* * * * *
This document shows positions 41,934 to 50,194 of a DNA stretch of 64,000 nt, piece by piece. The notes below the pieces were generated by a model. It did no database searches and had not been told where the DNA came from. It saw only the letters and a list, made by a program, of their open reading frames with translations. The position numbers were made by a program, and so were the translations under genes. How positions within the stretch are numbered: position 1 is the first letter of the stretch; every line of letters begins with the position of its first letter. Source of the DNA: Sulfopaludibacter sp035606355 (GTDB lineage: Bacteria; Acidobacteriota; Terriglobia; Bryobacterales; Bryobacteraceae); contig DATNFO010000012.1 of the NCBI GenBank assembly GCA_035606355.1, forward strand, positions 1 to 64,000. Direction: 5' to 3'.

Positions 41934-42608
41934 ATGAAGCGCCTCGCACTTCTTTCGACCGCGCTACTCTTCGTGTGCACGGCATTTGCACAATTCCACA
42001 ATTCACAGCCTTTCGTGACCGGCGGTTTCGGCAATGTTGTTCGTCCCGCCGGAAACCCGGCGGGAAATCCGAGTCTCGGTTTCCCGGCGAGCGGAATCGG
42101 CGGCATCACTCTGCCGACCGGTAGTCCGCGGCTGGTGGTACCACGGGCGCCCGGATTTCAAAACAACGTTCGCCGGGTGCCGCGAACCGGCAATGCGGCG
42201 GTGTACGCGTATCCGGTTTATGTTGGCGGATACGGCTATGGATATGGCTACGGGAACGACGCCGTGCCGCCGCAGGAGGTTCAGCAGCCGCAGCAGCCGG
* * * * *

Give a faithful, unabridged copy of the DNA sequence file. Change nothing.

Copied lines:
This document shows positions 41,934 to 50,194 of a DNA stretch of 64,000 nt, piece by piece. The notes below the pieces were generated by a model. It did no database searches and had not been told where the DNA came from. It saw only the letters and a list, made by a program, of their open reading frames with translations. The position numbers were made by a program, and so were the translations under genes. How positions within the stretch are numbered: position 1 is the first letter of the stretch; every line of letters begins with the position of its first letter. Source of the DNA: Sulfopaludibacter sp035606355 (GTDB lineage: Bacteria; Acidobacteriota; Terriglobia; Bryobacterales; Bryobacteraceae); contig DATNFO010000012.1 of the NCBI GenBank assembly GCA_035606355.1, forward strand, positions 1 to 64,000. Direction: 5' to 3'.

Positions 41934-42608
41934 ATGAAGCGCCTCGCACTTCTTTCGACCGCGCTACTCTTCGTGTGCACGGCATTTGCACAATTCCACA
42001 ATTCACAGCCTTTCGTGACCGGCGGTTTCGGCAATGTTGTTCGTCCCGCCGGAAACCCGGCGGGAAATCCGAGTCTCGGTTTCCCGGCGAGCGGAATCGG
42101 CGGCATCACTCTGCCGACCGGTAGTCCGCGGCTGGTGGTACCACGGGCGCCCGGATTTCAAAACAACGTTCGCCGGGTGCCGCGAACCGGCAATGCGGCG
42201 GTGTACGCGTATCCGGTTTATGTTGGCGGATACGGCTATGGATATGGCTACGGGAACGACGCCGTGCCGCCGCAGGAGGTTCAGCAGCCGCAGCAGCCGG